In honor of Edgar Allan Poe’s birthday, let’s talk about my efforts to go ghost-hunting.
It started something like this… For my trip to New Orleans, I picked the Bourbon Orleans billed as the “most haunted hotel” in the city. I’ve always been sensitive to spiritual sites. From the temples of Angkor Wat, to the pyramids of Mexico, to the vortexes of Sedona, I am fascinated by the spirit of places. In the case of New Orleans, I have an opportunity to seek the spirits of the place personally. At first, I thought I would trust my own senses. Many visitors do and they report seeing a ghostly woman dancing in the ballroom, a confederate soldier roaming the halls, spirit orphans playing until the ghostly nun appears the bring them in line. But I felt I had a rare opportunity here to really explore the art of ghost hunting.
I looked up the cost of basic ghost-hunting equipment, you know, stuff to measure electro-magnetic fields, extremely low frequency meters, temperature sensors, motion sensors… some of the stuff you see on Ghost Adventrues. Most of that equipment is pretty expensive. More expensive than I wanted to invest in for the level of my ambition but I didn’t give up. Perhaps I could rent such things.
“You want what?!”
This was not going well.
“A spirit box radio. It scans different frequencies really fast and ghosts can manipulate the signal strength and static to form words and talk through it.”
“Uh..huh… Look, lady, I can’t help you.”
The fine folks at Transcat rentals clearly thought I was insane. So I started looking up local paranormal investigative groups. They might take me more seriously and would certainly have such equipment on hand. Of the two who got back to me, neither had equipment for rent. Their members are all self-equipped. Each member carefully compiles their personal kits. Both would have been happy to come out an investigate my house for me if I wanted them to but that wouldn’t do me any good in New Orleans.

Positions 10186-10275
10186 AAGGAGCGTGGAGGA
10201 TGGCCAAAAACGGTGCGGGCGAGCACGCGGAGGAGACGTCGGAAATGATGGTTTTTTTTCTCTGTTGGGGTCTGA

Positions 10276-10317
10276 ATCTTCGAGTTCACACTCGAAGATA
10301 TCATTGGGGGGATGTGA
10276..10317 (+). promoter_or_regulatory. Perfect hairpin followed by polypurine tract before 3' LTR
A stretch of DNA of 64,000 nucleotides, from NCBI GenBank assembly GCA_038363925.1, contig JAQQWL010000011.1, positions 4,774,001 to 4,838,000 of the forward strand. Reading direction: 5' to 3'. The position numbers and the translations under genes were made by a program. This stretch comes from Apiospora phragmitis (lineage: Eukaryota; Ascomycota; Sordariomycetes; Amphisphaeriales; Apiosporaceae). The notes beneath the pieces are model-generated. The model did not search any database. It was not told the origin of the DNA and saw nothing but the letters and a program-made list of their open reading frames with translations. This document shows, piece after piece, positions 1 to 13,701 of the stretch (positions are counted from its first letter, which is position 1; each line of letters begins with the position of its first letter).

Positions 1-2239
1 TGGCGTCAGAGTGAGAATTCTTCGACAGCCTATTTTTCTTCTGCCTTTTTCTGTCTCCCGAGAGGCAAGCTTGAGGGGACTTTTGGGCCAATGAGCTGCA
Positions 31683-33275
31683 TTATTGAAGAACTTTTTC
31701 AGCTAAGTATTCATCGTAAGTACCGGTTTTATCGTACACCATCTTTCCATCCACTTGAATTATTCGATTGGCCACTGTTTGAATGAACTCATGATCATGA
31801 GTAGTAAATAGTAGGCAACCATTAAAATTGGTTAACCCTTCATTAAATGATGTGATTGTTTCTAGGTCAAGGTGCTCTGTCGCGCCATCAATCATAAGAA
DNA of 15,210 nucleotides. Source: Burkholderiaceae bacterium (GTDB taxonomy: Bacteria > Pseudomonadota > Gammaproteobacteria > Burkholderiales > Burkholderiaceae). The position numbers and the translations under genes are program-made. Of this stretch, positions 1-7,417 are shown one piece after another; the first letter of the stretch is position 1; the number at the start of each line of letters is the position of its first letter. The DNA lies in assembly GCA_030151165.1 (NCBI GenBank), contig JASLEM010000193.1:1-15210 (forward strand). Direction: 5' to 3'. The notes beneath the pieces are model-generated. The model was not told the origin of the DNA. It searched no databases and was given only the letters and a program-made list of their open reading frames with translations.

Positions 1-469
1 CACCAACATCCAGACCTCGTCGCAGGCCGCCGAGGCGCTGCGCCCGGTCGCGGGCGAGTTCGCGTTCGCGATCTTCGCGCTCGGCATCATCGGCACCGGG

New Orleans! Of course! A city with such a reputation for paranormal activity would certainly have ghost-hunting resources for travelers! I discovered that yes, indeed they do. You can take any of a multitude of ghost, vampire, voodoo, and cemetery tours. There is even a guided, over-night ghost-hunting tour that provides ghost hunting equipment to it’s guests. But still, I could not find what I really wanted— a kit for rent for my own personal use for the duration of my stay in the haunted Bourbon Orleans Hotel.
By this time, I was looking at this as a personal challenge. I was determined to make it happen. My solution? As ever, books and research! I read everything I could find about modern paranormal investigation. I learned about the major philosophies behind contemporary ghost-hunting strategy and practice. I Researched the most commonly used equipment (how it works, what it measures, the paranormal application, where to get it, what it costs, the results others have documented with it).
Maybe I couldn’t rent a kit but I could build a kit of my own and then rent it out. The result is an impressive kit, if I do say so myself, of carefully selected items. They are all properly calibrated and action-ready. Yes it was an expensive investment, but I expect it to fill an important niche. People who read deeply and learn much but who’s interests are too broad to fully invest in any single one, like ghost-hunting. People who might be interested in serious paranormal investigation but are not prepared to invest in it as a lifestyle. People like me and maybe even you, who might want to rent ghost-hunting equipment for our own visits to spiritually active places.
Stay tuned! In my next post I’ll share what’s in my ghost-hunting Kit. Later, I’ll share my experiences in New Orleans then make *the WANDERLIT ghost kit* available to other intrepid wander-readers.
Read ~ Write ~ Wander